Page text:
Louis Prima Centennial Colloquium
Please join us Saturday, December 11, 2010, from 9:00am to 5:00 pm, at Freeman Auditorium (next to the Newcomb Art Gallery), Tulane University for the Louis Prima Centennial Colloquium.
The colloquium is free and open to the public and is made possible through the generous support of The Jay Pritzker Foundation, the New Orleans/Gulf South Center of Tulane University, OffBeat, and French Quarter Festivals. Inc. Please call 865-5688 to reserve seats.
9:00 am Opening remarks, Bruce Raeburn, Curator, Hogan Jazz Archive, Tulane University
9:30 am Dan Morgenstern, "Louis Prima and Pee Wee Russell: A Great Unsung Partnership"
"Louis and Pee Wee" will trace the productive and happy musical partnership of Messrs. Prima and Russell (1934-36), via records, the short film "Swing It" (a surprise in the cast), and some personal grace notes.
10:30 15 minute coffee break
10:45 am Will Friedwald, "Deconstructing Louis : The Life, the Legend, the Lasagna"
Friedwald will discuss Prima’s influence as an iconic popular singer and entertainer and his role as America’s first "overtly ethnic celebrity."
11:45 am-1:30 pm Lunch
1:30-2:30 pm Marcello Piras, "Prima di Prima (Before Prima): Some Historical Background"
Piras will address the historical background of Prima and other musicians, born either in Sicily or from Sicilian parents, who came to New Orleans and could merge with the burgeoning jazz scene in a seemingly effortless way. Such historical fact has been cited as proof of the early contribution of white musicians to jazz, perhaps assuming that “white” be an effective descriptive tag for any European, in either cultural or ethnic terms, with the assumption that there were “pure” blacks and “pure” whites who then “merged” in the USA being instrumental to the USA-as-melting-pot myth. Reality is much more complex.
2:45-3:45 pm Jack Stewart, “Louis Prima: Something Old, Something New, and Something Unexpected”
Throughout his career Louis Prima's music was constantly evolving while retaining a surprisingly large number of the basic New Orleans elements that he and many others started with. Many of these early influences in their near-original form were re-introduced into the mix by Prima. The relatively recent availability of a considerable amount of material from Louis' long and varied career, has put his life in a new perspective which has caused a re-appreciation by many formerly reluctant New Orleanians.
4:00-5:00 pm Elijah Wald, “Louis Prima and the Timelessness of Jumping, Jiving, and Wailing"
Music historians have a tendency to get hung up on eras and genres, and thus generally describe the shift from swing to rock ‘n’ roll as a revolution or a disaster, depending on their preferences. Louis Prima’s career proves how flawed that description can be, since he was rocking in the 1930s and swinging in the 1960s. Though his success was exceptional, many musicians and entertainers attempted to follow a similar trajectory, and their longevity challenges common assumptions about both jazz and rock. Prima is often compared to Louis Armstrong, but as an entertainer he also shares kinship with artists as disparate as Cab Calloway, Elvis Presley, Jimmy Durante, and Connie Francis.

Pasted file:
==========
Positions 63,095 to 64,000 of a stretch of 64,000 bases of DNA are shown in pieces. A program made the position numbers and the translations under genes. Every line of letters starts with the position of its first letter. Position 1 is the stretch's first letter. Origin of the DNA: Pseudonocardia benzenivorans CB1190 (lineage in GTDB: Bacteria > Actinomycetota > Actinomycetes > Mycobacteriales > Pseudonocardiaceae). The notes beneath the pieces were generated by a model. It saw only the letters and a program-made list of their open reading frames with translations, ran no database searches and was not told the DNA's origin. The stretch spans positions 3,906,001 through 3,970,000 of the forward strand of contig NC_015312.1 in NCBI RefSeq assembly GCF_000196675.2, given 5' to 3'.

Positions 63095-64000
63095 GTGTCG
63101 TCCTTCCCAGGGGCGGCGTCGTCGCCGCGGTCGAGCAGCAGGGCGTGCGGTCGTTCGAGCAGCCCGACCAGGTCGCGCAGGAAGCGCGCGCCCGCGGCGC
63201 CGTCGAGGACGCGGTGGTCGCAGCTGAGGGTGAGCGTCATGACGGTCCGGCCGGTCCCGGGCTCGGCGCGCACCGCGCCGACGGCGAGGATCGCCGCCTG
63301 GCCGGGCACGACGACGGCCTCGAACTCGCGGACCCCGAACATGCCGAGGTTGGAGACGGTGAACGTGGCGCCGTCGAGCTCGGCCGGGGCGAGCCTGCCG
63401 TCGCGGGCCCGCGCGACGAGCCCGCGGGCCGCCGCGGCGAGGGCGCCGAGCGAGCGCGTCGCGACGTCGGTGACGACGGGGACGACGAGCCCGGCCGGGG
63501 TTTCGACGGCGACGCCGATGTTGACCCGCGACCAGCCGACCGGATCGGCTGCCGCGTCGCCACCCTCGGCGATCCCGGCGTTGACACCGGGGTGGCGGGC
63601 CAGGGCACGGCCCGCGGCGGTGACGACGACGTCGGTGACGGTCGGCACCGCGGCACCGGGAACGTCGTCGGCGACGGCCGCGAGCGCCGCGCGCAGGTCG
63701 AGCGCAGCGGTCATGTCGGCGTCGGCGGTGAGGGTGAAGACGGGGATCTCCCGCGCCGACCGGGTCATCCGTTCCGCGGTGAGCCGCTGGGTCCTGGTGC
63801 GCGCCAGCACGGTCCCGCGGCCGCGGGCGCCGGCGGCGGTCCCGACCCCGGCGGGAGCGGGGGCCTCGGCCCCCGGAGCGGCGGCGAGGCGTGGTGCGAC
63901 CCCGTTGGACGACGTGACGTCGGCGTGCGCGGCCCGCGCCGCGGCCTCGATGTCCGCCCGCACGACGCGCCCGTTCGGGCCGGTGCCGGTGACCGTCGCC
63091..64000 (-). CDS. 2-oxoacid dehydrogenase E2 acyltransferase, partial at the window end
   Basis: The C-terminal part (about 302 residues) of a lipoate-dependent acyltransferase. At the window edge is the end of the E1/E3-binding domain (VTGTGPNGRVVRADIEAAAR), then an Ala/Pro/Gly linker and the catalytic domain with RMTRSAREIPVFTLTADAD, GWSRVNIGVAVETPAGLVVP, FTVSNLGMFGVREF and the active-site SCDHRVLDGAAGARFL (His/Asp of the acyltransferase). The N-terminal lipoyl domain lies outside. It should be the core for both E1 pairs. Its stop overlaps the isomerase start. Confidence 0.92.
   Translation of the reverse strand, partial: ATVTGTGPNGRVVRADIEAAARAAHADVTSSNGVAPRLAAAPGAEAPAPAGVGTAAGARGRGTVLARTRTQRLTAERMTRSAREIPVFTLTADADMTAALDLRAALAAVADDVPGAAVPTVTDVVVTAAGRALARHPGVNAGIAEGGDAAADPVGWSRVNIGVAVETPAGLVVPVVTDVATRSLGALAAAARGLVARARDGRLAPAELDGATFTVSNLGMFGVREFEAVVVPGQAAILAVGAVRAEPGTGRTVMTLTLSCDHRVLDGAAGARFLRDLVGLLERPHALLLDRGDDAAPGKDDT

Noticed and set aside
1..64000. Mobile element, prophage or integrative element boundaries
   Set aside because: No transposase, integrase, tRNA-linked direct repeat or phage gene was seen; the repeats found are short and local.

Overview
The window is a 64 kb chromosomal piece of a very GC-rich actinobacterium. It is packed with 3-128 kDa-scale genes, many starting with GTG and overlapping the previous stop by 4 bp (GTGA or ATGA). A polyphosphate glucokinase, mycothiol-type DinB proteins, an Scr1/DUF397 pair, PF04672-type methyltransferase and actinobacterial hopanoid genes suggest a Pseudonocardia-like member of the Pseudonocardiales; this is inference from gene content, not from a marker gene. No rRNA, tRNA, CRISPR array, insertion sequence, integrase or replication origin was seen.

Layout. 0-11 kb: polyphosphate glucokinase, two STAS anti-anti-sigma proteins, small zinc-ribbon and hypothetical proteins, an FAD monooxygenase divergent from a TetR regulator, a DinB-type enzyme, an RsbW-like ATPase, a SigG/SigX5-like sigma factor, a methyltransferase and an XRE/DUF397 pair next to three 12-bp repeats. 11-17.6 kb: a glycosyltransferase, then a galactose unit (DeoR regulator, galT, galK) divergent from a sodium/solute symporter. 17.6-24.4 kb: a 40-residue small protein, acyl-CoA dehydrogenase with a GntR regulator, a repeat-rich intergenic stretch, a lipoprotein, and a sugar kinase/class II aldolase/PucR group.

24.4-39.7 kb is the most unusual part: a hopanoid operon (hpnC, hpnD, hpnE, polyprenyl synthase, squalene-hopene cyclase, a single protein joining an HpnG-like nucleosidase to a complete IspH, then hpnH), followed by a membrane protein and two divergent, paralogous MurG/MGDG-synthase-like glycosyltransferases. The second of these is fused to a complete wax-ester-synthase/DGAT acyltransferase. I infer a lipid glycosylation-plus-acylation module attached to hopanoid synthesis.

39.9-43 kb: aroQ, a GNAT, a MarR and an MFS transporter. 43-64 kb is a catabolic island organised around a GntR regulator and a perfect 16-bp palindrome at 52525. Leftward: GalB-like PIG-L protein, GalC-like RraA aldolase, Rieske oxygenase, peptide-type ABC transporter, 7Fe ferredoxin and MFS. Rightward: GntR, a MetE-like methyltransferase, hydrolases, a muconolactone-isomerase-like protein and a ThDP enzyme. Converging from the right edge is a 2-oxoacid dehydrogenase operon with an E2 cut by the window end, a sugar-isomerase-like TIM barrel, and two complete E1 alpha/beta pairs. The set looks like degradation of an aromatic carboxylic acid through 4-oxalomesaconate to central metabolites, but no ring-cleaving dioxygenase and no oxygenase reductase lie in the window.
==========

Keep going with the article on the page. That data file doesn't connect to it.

Dan Morgenstern has been the Director of the Institute of Jazz Studies at Rutgers University since 1976. A former editor of Down Beat and other jazz periodicals, he is the author of Jazz People (1976) and Living with Jazz (2004), both of which received ASCAPs's Deems Taylor award, and numerous liner notes, eight of which earned him Grammies. He has produced concerts, radio and TV shows, and reissue projects.
Will Friedwald is a New York-based author who has contributed many books on jazz and American popular music, including “Jazz Singing: America’s Great Voices from Bessie Smith to Bebop and Beyond” (1990), “Sinatra! The Song Is You: a Singer’s Art” (1995), and “Stardust Melodies: the Biography of Twelve of America’s Most Popular Songs” (2002).
Marcello Piras is Italy’s foremost authority on jazz and music of the African diaspora. Has taught at Columbia College Chicago and University of Michigan, and is currently teaching Music history at L’Aquila Conservatory. Has published one book on John Coltrane, a CD-Rom on jazz discography, and dozens of essays on virtually all musical areas; has been executive editor of MUSA (Music of the United States of America), USA’s national series of scholarly editions. He currently lives in Mexico, researching the black musical influence on colonial composers.
Jack Stewart, Ph. D., is a historian, musician, city planner, and restoration contractor. He is currently working on several books on New Orleans' musical history, writing texts for plaques on jazz history sites, conducting oral histories, the owner of Jelly Roll Morton's boyhood home, and a mainstay of the annual New Orleans International Music Colloquium.
Elijah Wald is a musician and writer whose books include "How the Beatles Destroyed Rock 'n' Roll: An Alternative History of American Popular Music" and "Escaping the Delta: Robert Johnson and the Invention of the Blues." He has taught blues history at UCLA and won various awards, including a 2002 Grammy.